L. Koch
A. V. Koroleva
A. Deiwick
B. N. Chichkov

Laser Fabrication of 3D Scaffolds and Cell Printing

MRS Spring Meeting
28. März-01. April
Type: Konferenzbeitrag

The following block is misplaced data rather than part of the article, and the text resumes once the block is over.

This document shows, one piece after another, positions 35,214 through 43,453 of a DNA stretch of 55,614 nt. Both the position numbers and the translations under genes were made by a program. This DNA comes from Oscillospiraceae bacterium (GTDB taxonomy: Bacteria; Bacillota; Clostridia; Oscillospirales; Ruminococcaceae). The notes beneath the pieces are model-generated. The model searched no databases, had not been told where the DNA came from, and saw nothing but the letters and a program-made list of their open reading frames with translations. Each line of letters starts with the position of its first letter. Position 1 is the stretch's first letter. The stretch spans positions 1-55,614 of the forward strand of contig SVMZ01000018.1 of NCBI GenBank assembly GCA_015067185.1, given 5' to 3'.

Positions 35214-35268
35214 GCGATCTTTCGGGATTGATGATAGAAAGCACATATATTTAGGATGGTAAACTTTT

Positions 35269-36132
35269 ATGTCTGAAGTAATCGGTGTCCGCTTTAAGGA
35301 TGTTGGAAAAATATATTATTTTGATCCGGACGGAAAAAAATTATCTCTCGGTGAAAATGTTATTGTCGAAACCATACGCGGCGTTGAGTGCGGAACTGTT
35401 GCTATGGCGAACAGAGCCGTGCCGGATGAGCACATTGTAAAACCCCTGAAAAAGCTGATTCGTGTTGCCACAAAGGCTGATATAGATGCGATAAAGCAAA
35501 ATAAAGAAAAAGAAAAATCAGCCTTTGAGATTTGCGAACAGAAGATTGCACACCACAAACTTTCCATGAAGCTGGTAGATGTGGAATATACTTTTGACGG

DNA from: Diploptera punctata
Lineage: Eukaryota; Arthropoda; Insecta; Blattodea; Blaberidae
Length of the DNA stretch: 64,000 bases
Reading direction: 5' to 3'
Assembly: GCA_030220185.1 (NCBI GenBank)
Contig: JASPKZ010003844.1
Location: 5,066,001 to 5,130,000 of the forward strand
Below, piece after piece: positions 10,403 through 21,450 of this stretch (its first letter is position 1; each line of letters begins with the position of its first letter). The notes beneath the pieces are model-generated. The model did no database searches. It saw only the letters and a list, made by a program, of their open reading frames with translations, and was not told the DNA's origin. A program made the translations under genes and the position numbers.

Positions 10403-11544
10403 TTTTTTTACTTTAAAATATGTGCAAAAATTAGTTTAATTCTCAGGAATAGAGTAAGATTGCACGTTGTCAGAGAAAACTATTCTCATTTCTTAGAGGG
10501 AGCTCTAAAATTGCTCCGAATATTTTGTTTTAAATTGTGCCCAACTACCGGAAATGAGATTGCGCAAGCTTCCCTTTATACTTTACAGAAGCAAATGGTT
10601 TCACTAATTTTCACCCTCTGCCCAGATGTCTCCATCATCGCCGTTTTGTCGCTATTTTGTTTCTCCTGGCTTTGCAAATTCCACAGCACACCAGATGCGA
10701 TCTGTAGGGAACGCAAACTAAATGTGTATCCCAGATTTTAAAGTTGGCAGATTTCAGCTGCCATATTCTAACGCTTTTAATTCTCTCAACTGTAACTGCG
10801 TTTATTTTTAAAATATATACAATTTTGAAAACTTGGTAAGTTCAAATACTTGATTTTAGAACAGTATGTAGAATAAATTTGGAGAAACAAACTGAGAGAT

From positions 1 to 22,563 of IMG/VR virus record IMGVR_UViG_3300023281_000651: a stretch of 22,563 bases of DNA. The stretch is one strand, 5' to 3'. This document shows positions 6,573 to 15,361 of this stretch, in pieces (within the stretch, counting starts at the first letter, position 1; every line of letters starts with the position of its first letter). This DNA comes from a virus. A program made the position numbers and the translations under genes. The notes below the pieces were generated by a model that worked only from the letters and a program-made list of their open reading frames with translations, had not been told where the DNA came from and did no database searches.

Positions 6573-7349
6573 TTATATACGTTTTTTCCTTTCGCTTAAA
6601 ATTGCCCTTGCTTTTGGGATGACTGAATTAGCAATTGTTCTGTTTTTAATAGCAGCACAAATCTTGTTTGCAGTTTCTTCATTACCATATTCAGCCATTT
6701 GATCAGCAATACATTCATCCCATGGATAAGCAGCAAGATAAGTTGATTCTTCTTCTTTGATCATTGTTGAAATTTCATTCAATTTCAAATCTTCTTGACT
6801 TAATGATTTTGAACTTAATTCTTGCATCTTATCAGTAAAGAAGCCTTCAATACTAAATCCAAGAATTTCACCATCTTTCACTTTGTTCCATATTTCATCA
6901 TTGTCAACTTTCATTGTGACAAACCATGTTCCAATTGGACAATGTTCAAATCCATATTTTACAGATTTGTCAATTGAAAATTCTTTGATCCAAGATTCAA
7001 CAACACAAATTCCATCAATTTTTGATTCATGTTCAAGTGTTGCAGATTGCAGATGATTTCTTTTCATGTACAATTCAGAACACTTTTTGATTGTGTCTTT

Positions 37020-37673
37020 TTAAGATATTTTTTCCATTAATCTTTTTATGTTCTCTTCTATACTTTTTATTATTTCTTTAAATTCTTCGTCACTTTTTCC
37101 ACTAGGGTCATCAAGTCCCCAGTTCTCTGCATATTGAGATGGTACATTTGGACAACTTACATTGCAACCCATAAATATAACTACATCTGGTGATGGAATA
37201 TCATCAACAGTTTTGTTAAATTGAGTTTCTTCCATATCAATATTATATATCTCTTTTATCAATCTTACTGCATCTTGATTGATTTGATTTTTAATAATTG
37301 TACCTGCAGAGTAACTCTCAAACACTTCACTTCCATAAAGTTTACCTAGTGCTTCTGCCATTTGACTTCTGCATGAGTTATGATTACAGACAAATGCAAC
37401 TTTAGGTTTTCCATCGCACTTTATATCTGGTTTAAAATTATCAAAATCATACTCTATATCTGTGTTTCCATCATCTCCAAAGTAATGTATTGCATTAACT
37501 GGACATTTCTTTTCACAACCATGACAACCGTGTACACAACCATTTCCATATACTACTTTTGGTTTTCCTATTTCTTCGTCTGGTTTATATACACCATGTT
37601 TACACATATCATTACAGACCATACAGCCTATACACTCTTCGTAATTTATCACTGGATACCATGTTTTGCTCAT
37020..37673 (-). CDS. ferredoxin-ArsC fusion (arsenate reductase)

Fundamental understanding of interactions between different cells and their environment is essential for cell-based therapies in regenerative medicine. Common ex vivo cell studies in two-dimensional cell cultures have significant limitations and are not appropriate to simulate complex interactions in three-dimensional (3D) tissues and cell–microenvironments in vivo, since cell behavior differs dramatically in 3D. To bridge the gap between common cell culture conditions in vitro and animal models, 3D cell systems are necessary. In this presentation, we discuss laser-based techniques applied for precise generation of 3D scaffolds, with sub-micron resolution, and for printing biological cells into 3D patterns. For the scaffold generation, two-photon polymerization (2PP) technique is applied, which allows writing CAD structures directly into the volume of photosensitive polymer solutions. The polymerization occurs in the laser focus only. Thereby, resolutions below the diffraction limit down to the sub-100-nanometer range have been achieved. Scaffolds from different biomaterials like organic-Inorganic Sol-Gel-Composites (e.g., zirconiumhybrids), biodegradable polymers (e.g., polylactic acid (PLA), polycaprolactone (PCL), polyethylene glycol (PEG)), and hydrogels (e.g., gelatin, hyaluronic acid, chitosan, alginate, gellan gum) or hydrogel blends, have been generated with this technique. The effect of the micro-structure on cell behavior will be discussed. For arranging cells in 3D patterns, laser-assisted bioprinting (LAB) based on the laser-induced forward transfer process is used. Different cell types, including primary cells and stem cells embedded in hydrogels as extracellular matrix, have been printed. Thereby, 3D stem cell grafts, skin tissue, and cell patterns for studying cell-cell interactions have been generated. Both 2PP and LAB techniques are capable of advancing 3D cell culture towards CAD defined and precisely arranged 3D cell models and “organ-on-chip” systems. Such innovative 3D cell models could provide new insights in understanding of cell behavior, tissue functions and their regeneration. Printed tissue, for example skin, can be used for analyzing the effect of agents like pharmaceuticals or cosmetics ex vivo and, by applying human primary cells, it might be applied instead of animal tests.